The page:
As usual I digress. We’ve had some pretty heavy rain here in Spain. Which has meant a second flush of flowers. And helped some continue flowering as they have done all summer. And Summer. It’s been a pretty hot and dry one here.

Bessera Elegans

Back in the summer I heard about these little beauties. I was wittering on twitter and I have no idea how they came up in conversation. Or a picture. But they did. And I wanted them. Yes. Wanted. Not like. Wanted. Could I find them anywhere. Nope. Finally I found some bulbs on Amazon. Not my usual go to place for anything Plant or bulb related. But I did. Ordered some Bessara Elegans. And elegans they are. For weeks I’ve been looking at thin strands growing. And whilst plenty of growth. N flowers. . Then suddenly this happened. Pretty flower buds on fishing rods. Swaying in the wind but two weeks and they haven’t opened. But they will. In the next 14 I’m away. But there will be some when I return. I’ve been reliably informed by one who knows. And the one who pointed me in their direction.

Big Agave

You’ve got to love an agave. Haven’t you? These aren’t technically mine. The first ones line the drive to the house. As you leave the main (?) Road. The second is part of a row opposite the drive up to the house. Pretty big eh? Massive. And spikey.

I have been trying to identify this plant for ages. I think we finally have it cracked. Sesbania punicea. It has a gorgeous pea like flower and the most amazing seed heads. I have seeds and some small Self seeded plants. Bonus. It does get a bit straggly tho. Another one to try on the the dry bank. I’ll not plough the fields but scatter when I’m back.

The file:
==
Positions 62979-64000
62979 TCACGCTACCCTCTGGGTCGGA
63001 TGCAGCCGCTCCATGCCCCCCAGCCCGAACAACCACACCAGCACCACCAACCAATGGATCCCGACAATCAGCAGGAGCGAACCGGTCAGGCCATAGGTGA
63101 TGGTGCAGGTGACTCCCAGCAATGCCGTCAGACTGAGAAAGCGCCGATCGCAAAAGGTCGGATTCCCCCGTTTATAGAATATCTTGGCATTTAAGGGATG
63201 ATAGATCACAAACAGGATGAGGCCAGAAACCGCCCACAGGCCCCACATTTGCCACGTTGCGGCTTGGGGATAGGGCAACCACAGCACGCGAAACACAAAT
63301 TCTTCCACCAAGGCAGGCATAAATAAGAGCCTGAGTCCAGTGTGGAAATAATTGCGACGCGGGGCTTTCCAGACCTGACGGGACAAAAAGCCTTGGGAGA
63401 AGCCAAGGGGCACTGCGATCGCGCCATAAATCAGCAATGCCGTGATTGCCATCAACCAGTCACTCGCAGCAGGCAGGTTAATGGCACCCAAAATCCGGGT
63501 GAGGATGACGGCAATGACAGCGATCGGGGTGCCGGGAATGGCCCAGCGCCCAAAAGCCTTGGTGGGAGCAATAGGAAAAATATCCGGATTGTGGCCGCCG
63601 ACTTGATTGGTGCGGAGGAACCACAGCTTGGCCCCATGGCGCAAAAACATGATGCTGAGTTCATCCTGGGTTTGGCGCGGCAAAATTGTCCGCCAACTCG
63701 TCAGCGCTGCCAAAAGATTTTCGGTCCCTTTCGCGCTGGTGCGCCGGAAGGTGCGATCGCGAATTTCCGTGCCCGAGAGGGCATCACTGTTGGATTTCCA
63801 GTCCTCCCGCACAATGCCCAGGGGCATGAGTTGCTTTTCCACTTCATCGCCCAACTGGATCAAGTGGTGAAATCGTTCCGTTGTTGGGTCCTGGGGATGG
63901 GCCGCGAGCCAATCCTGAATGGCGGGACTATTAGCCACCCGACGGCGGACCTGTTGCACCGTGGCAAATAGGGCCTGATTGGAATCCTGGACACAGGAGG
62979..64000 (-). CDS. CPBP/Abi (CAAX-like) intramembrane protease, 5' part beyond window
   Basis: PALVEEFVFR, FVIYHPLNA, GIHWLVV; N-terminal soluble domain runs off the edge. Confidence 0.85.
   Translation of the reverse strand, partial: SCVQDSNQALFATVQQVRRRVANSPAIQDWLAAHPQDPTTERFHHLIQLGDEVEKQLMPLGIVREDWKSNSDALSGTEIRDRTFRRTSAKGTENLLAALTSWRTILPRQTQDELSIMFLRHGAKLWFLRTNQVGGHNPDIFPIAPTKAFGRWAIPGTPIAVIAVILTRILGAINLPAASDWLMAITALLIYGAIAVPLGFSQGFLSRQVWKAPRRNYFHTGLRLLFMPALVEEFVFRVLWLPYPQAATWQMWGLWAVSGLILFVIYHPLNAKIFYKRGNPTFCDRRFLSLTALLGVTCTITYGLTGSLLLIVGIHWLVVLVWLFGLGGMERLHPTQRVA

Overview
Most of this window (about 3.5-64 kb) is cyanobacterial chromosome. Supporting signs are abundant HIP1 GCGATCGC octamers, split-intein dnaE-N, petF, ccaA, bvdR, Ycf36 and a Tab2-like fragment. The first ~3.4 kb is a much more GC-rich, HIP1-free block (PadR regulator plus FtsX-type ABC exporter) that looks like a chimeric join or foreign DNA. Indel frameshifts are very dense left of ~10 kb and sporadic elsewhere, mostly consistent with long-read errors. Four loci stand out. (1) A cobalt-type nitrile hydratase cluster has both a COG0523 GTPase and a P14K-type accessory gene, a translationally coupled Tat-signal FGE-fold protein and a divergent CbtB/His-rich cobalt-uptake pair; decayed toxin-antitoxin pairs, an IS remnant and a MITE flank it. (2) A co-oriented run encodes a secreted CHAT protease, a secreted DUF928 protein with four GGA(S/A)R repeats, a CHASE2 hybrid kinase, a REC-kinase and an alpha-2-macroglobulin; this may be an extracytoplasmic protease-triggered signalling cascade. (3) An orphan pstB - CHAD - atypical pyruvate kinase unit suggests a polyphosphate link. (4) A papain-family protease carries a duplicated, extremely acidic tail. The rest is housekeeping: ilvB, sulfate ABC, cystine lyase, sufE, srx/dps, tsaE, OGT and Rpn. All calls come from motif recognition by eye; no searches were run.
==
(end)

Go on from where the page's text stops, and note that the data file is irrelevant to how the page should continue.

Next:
Gorgeous seed pods

I moved the foxtail agave off the terrace and close to the pool. We inherited it with the house so it is staying put. I love the shape of the leaves. We have two more. One a small one in a Pot for now. Number 2 is much larger and planted at the rear of the house and is looking mighty fine. I’m often to be found hosing it down to clear the debris that sits in the leaves.

The path from the gate is looking fab at the moment The yucca has gone crazy so my October visit will see me cutting away at the trunks and moving the off shoots to the bank. I’ve shaped the Brazilian sky flower which is in its second flush of flower. I’ve fed the bananas. I’m considering wrapping them this winter, not because of frost but wind. We are pretty high up the mountain! The strelitzia Nicolai gets its leaves shredded in the wind and I suspect that the bananas are a bit small to worry about. But I still will.

Well we knew we would get grapes but not as many as we did this year. I have picked some and made some grape and rosemary jelly. Disaster of sorts. It’s not set properly but if you don’t mind it sliding off a piece of cheese then it’s fine. Or in a favourite broccoli and feta recipe. Tasted great though. I am sure I will find other uses for it too.

Lantana

This Lantana is growing horizontally across the terrace. There are three in the garden and all are different colours. A long flowering plant with berries after flowering which takes a hard cut back.

This has only been in a month or two but is well on its way. Ian was unimpressed with the speed of growth on the other two bananas I had planted and when this one was in the sale at the garden centre and he wasn’t with me I decided that I would plant and see if he noticed when he was here. He did. Straight away. And loves it.

Durante Repens

The Brazilian Sky flower is such a pretty plant. The colour of the flowers remind me a bit like the indoor African violets that sat on the windowsill of my parents house. This is the second flush of flower. But like a lot of the plants this year the flowering has been a bit haphazard. I’m not sure if it was the heavy spring rain which was welcome on a number of levels. Or the unusually cold snap that lasted a little too long but the flowering on some plants hasn’t been great. Good. But not great. I have shaped the larger of the two to reduce a bit of height and to get some flowers lower down. something needed on the Oleander too.

Pineapple Guava – Feijoa sellowiana